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Creatively Cramming It In

Yes, this is another teaching post.  Sorry, but the return to school has me all abuzz.

As I lesson planned this past weekend, I was stressed.

FCAT isn’t until April, which might sound like a long time but, for an Intensive Reading teacher, isn’t nearly long enough.

I cannot tell you how much I need to cover in the next three months…vocabulary…more reading comprehension skills…writing (FCAT Writes is in February).

When I worked an office job, I prided myself on leaving work each day with a clean desk.

Teaching is not like this.

There’s always a lesson to plan…a unit to teach…decisions to make as to how much time to spend on what.

Even though I have my students for 90 minutes each class period, double that of regular teachers, it’s still not enough time!

As a result, I am learning to pack as much into each part of my class period as I can.

Bellwork is always a mini-lesson in something, be it root words, the current reading strategy we are working on (right now, it’s Author’s Purpose), or writing.

Read Alouds always include discussions about figurative language, story elements (plot, conflict, setting), and text connections.

One of the things I do with my students is twice-weekly fluency partner readings.

I give students a passage, and they read aloud to their face partners for one minute.  The partner follows along, circles mistakes, and “grades” the reader on expression and attention to punctuation.  Then, the reader becomes the grader, and the process repeats itself.

Before students read aloud to each other, we preview the text.  I’ve learned, during my planning, to try to anticipate words students won’t be familiar with.  I usually ask students to look for context clues to help them define the words.  Other times, I provide the definitions (to save time) and include pictures.

Most students do not have a comprehensive vocabulary, and their real-world experiences just aren’t what ours were when we were growing up.

Here’s a sample of this week’s fluency passage…

Click to view a larger image

I scanned the text, added it to my SmartBoard page, and then added the definitions and the pictures at the bottom.  Student copies do not have the vocabulary.

I can make the page bigger on my SmartBoard so students can see the pictures better.  Giving them visuals helps make the words stick in their minds better, and I try to use the words in later days.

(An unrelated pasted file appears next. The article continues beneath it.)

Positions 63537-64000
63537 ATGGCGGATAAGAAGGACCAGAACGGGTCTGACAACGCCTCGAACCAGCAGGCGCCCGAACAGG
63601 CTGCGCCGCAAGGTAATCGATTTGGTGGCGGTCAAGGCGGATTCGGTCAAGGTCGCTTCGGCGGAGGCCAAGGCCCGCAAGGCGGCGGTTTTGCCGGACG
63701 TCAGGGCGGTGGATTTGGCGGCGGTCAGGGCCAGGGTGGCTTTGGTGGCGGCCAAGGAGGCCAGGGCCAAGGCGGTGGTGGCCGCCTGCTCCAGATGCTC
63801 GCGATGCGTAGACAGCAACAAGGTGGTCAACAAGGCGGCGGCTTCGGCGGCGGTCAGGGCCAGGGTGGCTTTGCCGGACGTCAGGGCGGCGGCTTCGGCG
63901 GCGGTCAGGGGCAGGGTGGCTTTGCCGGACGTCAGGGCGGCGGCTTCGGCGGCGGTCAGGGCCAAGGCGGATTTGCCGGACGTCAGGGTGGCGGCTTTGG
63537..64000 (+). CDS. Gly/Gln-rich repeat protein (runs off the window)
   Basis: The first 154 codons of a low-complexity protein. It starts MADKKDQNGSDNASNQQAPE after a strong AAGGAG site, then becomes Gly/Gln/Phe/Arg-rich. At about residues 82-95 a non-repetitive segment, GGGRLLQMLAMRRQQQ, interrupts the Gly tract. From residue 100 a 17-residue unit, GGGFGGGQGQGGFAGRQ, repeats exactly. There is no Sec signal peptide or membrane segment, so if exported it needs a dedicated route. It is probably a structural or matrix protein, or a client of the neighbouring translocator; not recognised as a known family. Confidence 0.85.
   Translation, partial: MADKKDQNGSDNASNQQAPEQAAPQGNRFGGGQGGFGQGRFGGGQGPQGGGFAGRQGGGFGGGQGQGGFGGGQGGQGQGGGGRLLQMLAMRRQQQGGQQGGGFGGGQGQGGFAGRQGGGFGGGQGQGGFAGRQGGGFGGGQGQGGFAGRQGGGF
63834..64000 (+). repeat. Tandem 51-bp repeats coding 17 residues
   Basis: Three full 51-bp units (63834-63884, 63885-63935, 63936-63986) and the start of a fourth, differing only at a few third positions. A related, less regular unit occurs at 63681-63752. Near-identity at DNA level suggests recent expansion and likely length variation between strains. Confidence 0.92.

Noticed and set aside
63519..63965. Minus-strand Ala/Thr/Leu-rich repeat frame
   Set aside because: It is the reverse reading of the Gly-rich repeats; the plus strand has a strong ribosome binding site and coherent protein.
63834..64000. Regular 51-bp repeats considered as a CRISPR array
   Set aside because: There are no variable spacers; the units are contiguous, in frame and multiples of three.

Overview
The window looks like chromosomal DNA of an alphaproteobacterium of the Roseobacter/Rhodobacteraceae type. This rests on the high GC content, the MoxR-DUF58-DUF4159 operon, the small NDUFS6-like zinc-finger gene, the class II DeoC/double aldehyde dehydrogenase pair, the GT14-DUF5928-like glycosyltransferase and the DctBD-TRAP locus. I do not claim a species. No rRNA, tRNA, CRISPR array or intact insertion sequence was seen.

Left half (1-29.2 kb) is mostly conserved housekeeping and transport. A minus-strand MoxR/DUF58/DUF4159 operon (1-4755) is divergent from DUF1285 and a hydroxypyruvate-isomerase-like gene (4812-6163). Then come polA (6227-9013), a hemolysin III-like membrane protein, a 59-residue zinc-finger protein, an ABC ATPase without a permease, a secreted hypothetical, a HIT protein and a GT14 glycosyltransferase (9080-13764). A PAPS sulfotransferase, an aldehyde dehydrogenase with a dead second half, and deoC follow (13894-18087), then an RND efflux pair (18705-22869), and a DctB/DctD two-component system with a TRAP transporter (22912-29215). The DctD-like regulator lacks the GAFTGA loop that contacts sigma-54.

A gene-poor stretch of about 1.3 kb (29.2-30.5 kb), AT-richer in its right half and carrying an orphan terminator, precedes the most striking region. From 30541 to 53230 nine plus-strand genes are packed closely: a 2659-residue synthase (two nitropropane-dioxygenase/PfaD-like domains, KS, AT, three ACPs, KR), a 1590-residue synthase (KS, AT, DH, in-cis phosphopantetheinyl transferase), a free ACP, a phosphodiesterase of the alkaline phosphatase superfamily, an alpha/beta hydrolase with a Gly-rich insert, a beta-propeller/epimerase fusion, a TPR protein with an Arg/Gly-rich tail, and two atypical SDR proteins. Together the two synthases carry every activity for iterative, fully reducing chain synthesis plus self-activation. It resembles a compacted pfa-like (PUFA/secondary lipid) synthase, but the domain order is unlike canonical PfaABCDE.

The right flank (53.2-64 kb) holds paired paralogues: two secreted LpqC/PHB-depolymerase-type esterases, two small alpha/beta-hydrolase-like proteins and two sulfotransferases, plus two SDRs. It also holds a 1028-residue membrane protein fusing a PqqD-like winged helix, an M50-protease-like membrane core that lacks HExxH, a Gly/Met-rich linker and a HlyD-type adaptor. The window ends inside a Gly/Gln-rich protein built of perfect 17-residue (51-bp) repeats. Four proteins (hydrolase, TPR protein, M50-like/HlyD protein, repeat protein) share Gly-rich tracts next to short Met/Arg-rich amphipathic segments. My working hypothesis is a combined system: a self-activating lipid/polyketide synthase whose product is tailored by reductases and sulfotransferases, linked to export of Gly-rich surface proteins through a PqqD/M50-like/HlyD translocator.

Another thing I use fluency exercises for is to give my students mini-literature lessons.  As an Intensive Reading teacher, I mostly use informational text.  FCAT is comprised of about 70% informational text that students are required to analyze.  This is the type of text students enjoy reading the least.

Being able to insert literature lessons, however small, changes things up in our routine and creates an interest in a book they might not have heard of before.  Before the break, we read an image-filled excerpt from Great Expectations.  When I explained the premise of the story, students were eager to read more!

More often than not, our mini literature lessons create “aha” moments as students make connections to stories or authors they might have heard about.

Next week’s reading is an excerpt from a piece written by Mark Twain…

Click to view a larger image

My students will get a vocabulary lesson, and I also threw in a comprehension question that makes them think about why Twain chose a certain word in this passage.  The discussions these questions lead to is what I consider to be the best part of teaching.

One of my students made me chuckle one day when she told me that bellwork and fluency are little lessons on their own.

This young lady knows exactly what I’m doing…something akin to slipping veggies into the meatloaf.

I don’t give regular vocabulary tests, yet my students’ vocabulary scores improve each year.  I’d like to think one reason for this is the low-key, academically-themed “chats” that we have regularly.  This is something that most of my students miss at home but that I am more than happy to provide.

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